Gold cannot be printed or manufactured in contrast to paper currency. That’s why it has kept its value as the ultimate currency over the long term. There can be no “gold war.” However, we often hear about a “currency war.” Sounds familiar — where did we hear this before?
The phrase “currency war” was coined by Brazilian Finance Minister Guido Mantega after the financial crisis of 2008. The idea is that highly indebted nations weaken the value of their currency by cutting interest rates down to zero and printing fiat currency in order to gain trade advantages (cheaper products to export) and to pay lessdebt service on their bonds. Countries compete against each other to achieve a relatively low exchange rate for their own currency. The policy can trigger retaliatory action by other countries that in turn can lead to a general decline in international trade, harming all countries.
Concerns over a currency war prompted the Group of Seven and Group of 20 economies recently to formulize what constitutes appropriate behavior by central banks in influencing currency exchange rates.
Let’s look at some numbers. Global currency reserves have swelled from $1.9 trillion in the year 2000 to a whopping $11.2 trillion by the third quarter of 2012. But most of that gain took place during the past six years with global currency reserves doubling to the current levels from $5.6 trillion at the beginning of 2007. If that is not evidence of the global currency war, then what is? There are two different examples to consider. The first is undeniable evidence of aggressive money printing. The second is an indication of determined stockpiling of the currencies of other countries in order to weaken your own currency.
For a widespread currency war to occur, a large proportion of significant economies must wish to devalue their currencies at once. This has so far only happened during a global economic downturn.
Under normal economic conditions, countries tend to overlook a small rise in the value of their own currency. However, during a time of recession, nations can take umbrage at other countries’ devaluations.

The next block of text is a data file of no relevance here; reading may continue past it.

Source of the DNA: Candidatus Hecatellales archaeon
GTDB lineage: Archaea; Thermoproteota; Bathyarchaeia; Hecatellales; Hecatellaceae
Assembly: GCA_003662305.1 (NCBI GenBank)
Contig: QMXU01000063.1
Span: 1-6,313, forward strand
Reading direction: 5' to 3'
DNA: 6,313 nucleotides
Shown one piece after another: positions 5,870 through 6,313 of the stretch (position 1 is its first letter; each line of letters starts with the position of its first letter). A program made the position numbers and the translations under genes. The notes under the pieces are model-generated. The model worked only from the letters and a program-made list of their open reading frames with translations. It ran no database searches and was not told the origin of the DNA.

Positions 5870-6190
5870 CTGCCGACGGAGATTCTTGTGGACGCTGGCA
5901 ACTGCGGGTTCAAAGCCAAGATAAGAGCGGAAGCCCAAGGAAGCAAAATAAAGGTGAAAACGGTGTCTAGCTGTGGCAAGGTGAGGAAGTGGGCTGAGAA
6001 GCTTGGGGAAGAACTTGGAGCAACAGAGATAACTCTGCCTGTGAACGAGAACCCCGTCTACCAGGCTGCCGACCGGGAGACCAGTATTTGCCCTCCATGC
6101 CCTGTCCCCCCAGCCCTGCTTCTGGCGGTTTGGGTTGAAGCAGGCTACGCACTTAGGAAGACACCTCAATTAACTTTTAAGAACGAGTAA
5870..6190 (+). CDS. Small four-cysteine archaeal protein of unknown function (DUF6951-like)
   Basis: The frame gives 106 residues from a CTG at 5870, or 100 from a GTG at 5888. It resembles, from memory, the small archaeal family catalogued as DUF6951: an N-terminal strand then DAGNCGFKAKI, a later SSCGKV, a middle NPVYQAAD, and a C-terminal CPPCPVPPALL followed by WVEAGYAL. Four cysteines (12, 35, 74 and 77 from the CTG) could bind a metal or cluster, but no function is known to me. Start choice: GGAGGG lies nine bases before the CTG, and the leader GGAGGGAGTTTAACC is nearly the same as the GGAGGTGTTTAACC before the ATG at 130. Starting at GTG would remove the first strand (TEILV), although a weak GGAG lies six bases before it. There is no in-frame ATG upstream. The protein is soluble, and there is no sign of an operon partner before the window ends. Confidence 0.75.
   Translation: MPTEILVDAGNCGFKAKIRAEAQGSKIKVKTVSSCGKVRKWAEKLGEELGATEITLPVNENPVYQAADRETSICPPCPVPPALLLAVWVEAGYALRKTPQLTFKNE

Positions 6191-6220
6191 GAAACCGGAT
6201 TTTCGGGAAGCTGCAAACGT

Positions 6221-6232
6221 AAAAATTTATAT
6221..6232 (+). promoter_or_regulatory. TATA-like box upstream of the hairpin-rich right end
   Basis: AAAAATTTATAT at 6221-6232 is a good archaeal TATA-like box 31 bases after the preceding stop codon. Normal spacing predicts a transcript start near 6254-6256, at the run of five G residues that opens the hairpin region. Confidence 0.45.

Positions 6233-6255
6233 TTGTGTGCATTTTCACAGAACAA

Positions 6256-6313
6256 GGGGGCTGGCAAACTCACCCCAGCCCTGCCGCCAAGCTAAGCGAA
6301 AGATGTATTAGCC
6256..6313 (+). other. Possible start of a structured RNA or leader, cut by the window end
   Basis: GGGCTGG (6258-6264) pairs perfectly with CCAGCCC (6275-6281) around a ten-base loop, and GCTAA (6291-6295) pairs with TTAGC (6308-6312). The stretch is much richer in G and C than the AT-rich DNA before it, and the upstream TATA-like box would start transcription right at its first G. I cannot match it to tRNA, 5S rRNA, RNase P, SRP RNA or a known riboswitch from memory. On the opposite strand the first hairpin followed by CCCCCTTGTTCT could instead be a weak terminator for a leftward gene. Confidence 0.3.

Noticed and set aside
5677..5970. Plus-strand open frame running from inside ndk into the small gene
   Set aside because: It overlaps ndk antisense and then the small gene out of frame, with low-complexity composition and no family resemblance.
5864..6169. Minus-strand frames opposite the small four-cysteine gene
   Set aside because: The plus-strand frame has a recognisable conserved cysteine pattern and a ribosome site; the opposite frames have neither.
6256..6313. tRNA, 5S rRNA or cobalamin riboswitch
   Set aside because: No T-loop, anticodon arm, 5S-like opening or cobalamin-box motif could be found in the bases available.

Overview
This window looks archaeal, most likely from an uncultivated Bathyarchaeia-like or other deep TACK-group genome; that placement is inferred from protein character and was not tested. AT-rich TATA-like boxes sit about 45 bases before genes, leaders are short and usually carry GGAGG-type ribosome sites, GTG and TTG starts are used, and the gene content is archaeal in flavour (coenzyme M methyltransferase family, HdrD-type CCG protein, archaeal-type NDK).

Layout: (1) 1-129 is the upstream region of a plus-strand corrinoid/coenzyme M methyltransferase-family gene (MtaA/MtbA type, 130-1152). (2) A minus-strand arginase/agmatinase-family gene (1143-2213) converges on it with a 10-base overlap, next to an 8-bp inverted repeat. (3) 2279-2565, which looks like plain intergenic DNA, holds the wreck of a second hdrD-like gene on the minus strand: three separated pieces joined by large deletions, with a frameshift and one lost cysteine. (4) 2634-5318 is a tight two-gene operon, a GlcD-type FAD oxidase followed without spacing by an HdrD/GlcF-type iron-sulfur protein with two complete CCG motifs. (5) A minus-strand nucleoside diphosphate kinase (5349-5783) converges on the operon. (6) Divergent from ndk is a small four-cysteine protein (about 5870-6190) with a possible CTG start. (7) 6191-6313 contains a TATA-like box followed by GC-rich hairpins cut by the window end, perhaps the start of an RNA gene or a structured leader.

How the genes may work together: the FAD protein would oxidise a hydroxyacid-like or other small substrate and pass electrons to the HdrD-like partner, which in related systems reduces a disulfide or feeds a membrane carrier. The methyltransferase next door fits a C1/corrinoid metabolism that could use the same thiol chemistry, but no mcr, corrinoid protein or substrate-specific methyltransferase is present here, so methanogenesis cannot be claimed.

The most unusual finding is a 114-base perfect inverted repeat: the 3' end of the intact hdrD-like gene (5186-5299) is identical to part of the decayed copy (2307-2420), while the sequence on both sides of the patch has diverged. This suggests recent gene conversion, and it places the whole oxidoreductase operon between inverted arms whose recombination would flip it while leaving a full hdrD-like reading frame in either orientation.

Let’s begin this week’s technical part with the analysis of the US dollar’s long-term chart. (Charts courtesy of http://stockcharts.com.)
When we take a look at the above chart, we can see that the USD Index declined once again this week. Despite that fact, the January breakout was not invalidated. As we see, the index is still above the declining support line, and thus the medium-term outlook remains bullish.
Let’s take a look at the medium-term situation. Has it changed since last week?
Here we can see that the USD Index moved to its medium-term support line (marked with the thin black line), which is currently close to 80.4. It is very possible that this line will pause the decline, at least for a while, and it’s quite possible that it will actually stop it.
The situation remains bullish for the USD Index in the long term and medium term, so let’s check to see if the short-time outlook is the same.
During the last several days, the USD Index declined and moved slightly below the short-term support line. There is a medium-term support line visible on the previous chart that is much more important so the above is actually not a big deal.
The most important factor on the above chart supporting the bullish case is the cyclical turning point, which is very close – about a week away. It is possible that we will see its impact on the dollar next week and this can lead to a bigger pullback or – more likely – the end of the current decline. If we move back in time a bit, we will see similar situation in August and September 2012, which is when the cyclical turning point worked very well after a significant decline.
Additionally, please note that the RSI Indicator is now at the 30 level, which is a classic buying opportunity.
Let’s find out what impact has this decline had on the two most popular precious metals. (click on image or HERE for larger version)
In this week’s very long-term gold chart, comments I made last week remain up-to-date:
We are still likely to see declines after the cyclical turning point from this long-term perspective. The turning point should work on a “near to” basis, and declines will likely be seen sooner rather than later (and the bottom is likely weeks away, not months away).
Now let’s take a look at the white metal. (click on image or HERE for larger version)
In this week’s very long-term silver chart, not much really happened as prices declined slightly, less than half of 1% overall. The intraday high for the week was lower than last week once again; from this perspective, the declines clearly go on.
No confirmed move has been seen below the level of the 2008 highs, but silver’s price is only slightly above it at this time. It seems that we’ll have another sharp decline once the breakdown below this support level is seen and confirmed.
Summing up, the most important event in the currency market was the further decline of the dollar. Although the decline visible on the USD Index chart has been quite heavy, we have not seen a rally in gold and silver so far this week; they moved lower. Gold’s underperformance has become even more significant this week and I think that this makes the outlook even more bearish for the short term. Although recent declines in silver have been small, the downtrend remains in place. The implications of the aforementioned underperformance are bearish for the precious metals sector.
For the full version of this essay and more, visit Sunshine Profits’ website.